However, IA’s emphasis on the value of turning data, information, and knowledge into understanding is a strong hint toward another solution set. The risk of overreliance on big data analytics may be to downplay critical thought, adaptive expertise, and creativity in warfare to predict or perceive that the threat is being fully tracked and managed [51]. At a minimum, U.S. Warfighters might first dust off their analog tools of yore and refamiliarize themselves to the chalkboards, printed maps, and spoken-word orders that currently remain unhackable [52]. For the central virtue of IA rests not in the digital realm but in the soldier—its critical tasks are “seeing yourself” and understanding the operational environment “while denying the same to your adversary” [53].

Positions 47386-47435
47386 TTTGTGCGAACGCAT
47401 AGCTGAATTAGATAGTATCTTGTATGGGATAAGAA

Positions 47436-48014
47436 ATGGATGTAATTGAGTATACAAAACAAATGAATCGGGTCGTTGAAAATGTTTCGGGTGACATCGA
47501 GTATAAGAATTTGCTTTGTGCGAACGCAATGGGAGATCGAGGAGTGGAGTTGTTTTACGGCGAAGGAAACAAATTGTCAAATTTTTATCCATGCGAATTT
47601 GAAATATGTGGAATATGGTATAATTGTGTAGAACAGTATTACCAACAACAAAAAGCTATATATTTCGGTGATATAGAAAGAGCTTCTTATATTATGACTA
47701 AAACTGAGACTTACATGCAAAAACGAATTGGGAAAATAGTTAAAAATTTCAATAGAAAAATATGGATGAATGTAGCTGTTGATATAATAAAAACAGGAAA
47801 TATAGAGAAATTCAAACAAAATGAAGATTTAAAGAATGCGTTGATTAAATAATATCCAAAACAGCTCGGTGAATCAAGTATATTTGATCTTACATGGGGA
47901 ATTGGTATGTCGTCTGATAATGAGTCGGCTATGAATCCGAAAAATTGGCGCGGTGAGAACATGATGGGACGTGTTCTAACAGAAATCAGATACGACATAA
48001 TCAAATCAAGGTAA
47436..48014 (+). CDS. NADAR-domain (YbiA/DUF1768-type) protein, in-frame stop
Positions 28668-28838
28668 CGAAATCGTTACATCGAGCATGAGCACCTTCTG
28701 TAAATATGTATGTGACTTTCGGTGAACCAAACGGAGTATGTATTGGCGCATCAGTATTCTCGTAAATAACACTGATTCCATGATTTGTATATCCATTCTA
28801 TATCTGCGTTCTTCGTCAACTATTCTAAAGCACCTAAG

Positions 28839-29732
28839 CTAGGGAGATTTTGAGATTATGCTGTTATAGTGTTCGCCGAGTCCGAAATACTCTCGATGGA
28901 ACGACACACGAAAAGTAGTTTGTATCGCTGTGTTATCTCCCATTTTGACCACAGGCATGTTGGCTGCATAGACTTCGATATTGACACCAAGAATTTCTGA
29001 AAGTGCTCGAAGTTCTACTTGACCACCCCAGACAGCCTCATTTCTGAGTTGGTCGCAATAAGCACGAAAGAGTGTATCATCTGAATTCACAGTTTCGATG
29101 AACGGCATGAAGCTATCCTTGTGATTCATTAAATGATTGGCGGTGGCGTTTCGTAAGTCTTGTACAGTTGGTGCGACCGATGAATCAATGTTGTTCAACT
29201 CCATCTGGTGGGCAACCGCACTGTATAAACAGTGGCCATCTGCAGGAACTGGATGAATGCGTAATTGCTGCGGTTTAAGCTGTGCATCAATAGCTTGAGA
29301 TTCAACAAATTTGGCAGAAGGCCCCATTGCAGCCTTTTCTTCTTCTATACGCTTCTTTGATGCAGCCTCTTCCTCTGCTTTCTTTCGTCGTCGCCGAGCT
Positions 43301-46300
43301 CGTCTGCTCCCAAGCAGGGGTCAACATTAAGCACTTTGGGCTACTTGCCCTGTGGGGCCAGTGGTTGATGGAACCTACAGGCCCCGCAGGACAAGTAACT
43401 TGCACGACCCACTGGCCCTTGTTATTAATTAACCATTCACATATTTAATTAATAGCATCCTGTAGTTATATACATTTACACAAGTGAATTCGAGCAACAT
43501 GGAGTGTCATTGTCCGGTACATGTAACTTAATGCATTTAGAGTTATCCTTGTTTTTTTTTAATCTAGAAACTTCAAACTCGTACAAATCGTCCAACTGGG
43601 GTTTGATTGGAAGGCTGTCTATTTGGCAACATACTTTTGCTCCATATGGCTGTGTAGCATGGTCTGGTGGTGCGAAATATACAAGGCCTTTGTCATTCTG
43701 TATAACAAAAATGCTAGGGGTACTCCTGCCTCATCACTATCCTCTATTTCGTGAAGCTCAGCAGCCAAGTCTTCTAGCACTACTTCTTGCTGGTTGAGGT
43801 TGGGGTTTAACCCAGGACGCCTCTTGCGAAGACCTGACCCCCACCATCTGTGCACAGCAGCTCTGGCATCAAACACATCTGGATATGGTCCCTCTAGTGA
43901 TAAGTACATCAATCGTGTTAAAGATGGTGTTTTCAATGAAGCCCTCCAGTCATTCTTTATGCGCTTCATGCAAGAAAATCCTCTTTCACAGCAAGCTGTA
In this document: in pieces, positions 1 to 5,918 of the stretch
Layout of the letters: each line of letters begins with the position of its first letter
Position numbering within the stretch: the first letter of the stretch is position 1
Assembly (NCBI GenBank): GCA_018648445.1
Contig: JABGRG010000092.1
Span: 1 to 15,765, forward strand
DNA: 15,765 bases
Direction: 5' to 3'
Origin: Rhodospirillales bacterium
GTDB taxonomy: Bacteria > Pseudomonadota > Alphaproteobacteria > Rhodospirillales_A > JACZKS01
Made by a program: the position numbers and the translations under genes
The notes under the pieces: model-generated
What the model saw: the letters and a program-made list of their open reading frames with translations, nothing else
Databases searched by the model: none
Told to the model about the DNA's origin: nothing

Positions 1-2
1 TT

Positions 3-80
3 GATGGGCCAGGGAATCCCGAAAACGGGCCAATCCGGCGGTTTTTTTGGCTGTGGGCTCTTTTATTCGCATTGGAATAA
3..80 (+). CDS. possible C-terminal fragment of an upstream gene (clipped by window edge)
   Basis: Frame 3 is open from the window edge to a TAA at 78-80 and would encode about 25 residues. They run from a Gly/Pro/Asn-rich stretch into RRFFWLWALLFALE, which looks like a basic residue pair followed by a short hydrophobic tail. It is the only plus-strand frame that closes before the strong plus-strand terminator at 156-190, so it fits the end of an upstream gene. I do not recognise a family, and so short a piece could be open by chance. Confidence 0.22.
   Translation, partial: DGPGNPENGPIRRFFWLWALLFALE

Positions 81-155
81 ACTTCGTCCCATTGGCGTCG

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Joel Hewett is an energy policy and national defense researcher, writer, and analyst for KeyLogic, where he applies more than 15 years of experience in assessing the utility of advancements in science and technology. In his role, he supports multiple federal agencies in studies addressing energy systems and critical infrastructure protection issues. Among his published works is a state-of-the-art report for the Homeland Defense & Security Information Analysis Center on military microgrids, “Resilience by Design:  Microgrid Solutions for Installation Energy.” Mr. Hewett holds an M.S. from the Georgia Institute of Technology in the history and sociology of technology and science and an A.B. in literature from Davidson College.